Looking at the source code of the Arduino IDE on github, it looks like they call an executable (listComPorts.exe). So I would guess you can't get that info through serial.
Here's a C# app using WMI that can get port, vid, and pid:
// Helper function to handle regex search
static string regex(...
There's two basic things wrong here.
First is your way of opening the serial port and immediately sending data. The Arduino is reset when you open the serial port and the bootloader runs. This takes a second or so, and during that time any data that you send is lost.
Secondly you're not checking for a flag of "W" but instead you're assigning "W" to the ...
The Arduino should read only whole lines (non-newlines until a newline). Discard the line if it doesn't start with "stat>".
This will make your program more robust and less likely to fail with bad input. Fixing the transmitting app instead still leaves your Arduino vulnerable.
Consider the rule of thumb for serial communication: "Be restrictive in what ...
You are closing the port immediately after you open it. You need to keep it open while you are expecting data. Remove the line
Then, in the callback you try to access the GUI from the callback thread. That's not allowed. Use Invoke().
private void serialPort1_DataReceived(object sender, SerialDataReceivedEventArgs e)
How would i go about finding out if there is the needed driver on that computer where the digispark is plugged in
I can't think of any way to do that. That's like asking if a keyboard you plug into a USB port can tell if you have Photoshop installed or not.
Is there any way to add my program made in c# to the digispark ...
No. The Digispark is a tiny ...
You can use TCP or UDP protocols.
You can use free UDP, TCP port listener sofwares for Windows, Linux etc.. for testing your setup.
For C# development:
Either use TCP or UDP to communicate. With TCP one end will be the server and will open a socket (your choice) and the other end will connect to it (much like communicating with a web server). With UDP both ends will open a socket and send discrete packets backwards and forwards.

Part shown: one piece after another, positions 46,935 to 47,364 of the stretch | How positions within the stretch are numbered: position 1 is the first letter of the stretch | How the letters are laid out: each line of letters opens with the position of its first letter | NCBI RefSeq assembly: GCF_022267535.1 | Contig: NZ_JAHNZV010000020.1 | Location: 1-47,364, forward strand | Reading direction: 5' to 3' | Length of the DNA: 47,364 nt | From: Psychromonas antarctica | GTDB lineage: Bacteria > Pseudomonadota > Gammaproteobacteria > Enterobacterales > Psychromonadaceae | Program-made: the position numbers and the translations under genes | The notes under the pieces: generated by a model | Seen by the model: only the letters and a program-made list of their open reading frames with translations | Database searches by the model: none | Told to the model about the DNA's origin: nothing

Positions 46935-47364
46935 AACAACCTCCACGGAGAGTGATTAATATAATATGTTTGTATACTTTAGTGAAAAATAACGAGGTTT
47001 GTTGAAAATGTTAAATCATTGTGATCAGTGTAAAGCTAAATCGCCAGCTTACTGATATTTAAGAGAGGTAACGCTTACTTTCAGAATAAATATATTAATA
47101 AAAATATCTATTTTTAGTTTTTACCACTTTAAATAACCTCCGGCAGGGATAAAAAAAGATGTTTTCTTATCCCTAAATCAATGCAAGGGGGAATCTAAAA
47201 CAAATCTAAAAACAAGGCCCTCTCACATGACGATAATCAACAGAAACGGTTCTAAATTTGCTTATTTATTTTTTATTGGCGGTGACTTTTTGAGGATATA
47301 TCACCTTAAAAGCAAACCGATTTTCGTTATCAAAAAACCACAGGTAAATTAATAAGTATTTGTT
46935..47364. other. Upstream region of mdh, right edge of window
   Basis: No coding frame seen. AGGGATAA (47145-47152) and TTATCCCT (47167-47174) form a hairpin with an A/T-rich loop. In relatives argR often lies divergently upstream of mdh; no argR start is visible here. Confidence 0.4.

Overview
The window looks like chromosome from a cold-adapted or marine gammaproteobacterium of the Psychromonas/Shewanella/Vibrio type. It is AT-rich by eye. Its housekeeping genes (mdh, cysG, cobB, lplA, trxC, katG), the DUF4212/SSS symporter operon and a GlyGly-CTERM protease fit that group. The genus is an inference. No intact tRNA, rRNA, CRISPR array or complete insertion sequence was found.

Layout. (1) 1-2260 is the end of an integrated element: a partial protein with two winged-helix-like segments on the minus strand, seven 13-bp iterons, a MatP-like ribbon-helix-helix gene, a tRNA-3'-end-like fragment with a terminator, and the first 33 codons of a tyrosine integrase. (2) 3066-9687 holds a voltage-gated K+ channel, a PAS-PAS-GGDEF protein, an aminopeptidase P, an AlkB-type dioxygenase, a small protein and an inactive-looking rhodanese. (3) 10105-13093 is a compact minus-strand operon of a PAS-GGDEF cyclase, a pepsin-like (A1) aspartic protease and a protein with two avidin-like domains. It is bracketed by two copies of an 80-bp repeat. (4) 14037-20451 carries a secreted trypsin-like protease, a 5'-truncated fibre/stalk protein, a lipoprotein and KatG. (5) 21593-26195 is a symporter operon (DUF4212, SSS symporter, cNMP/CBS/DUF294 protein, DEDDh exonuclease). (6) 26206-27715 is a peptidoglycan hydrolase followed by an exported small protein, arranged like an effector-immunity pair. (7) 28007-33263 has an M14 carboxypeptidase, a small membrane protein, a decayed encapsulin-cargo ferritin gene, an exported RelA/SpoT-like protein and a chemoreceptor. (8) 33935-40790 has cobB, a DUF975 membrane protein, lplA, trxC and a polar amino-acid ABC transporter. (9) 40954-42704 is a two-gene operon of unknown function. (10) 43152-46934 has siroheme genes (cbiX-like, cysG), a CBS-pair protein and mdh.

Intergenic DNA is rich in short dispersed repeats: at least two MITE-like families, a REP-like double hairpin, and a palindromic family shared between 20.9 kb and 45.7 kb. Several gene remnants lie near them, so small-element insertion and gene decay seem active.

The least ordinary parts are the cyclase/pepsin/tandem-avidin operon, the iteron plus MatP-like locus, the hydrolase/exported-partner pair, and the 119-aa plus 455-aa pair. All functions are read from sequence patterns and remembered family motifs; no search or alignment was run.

How you would do either of those in C# is outside the scope of this website.
Please look here https://todbot.com/blog/2012/03/02/listcomports-windows-command-line-tool-for-usb-to-serial/
The article is right about what you are seeking.
Thanks to @Johnny Mopp, searching "listComPorts" keyword helped me.
Quote from that article:
How it works
The C and the VBS versions both utilize the WMI
infrastructure that’s been around ...
Your code currently will only measure the code execution time and not the duration of the note(s) being played.
You need to follow uint128_t's suggestion and rewrite the code to detect the "button release", at which point you measure the time with millis(), and call noTone(). Only then will you be able to measure the note's duration.
I believe that the ...
Your problem arises from a mix of newline-terminated and un-terminated messages.
The newline terminated values probably would work by themselves as you can use a ReadLine() type method to wait until they have been completely transferred.
But the non-terminated attempts such as your use of the ReadExisting() method cause a problem - these likely fetch ...
I assume that by "USB" you mean "USB-to-serial adaptor".
Try running the same code without any serial communications, just have an LED do the equivalent of printing, and power it from a good power supply. If it runs for more than five hours, the problem is with the USB adaptor and/or your PC (Windows XP? Really?), and hence not relevant to this forum.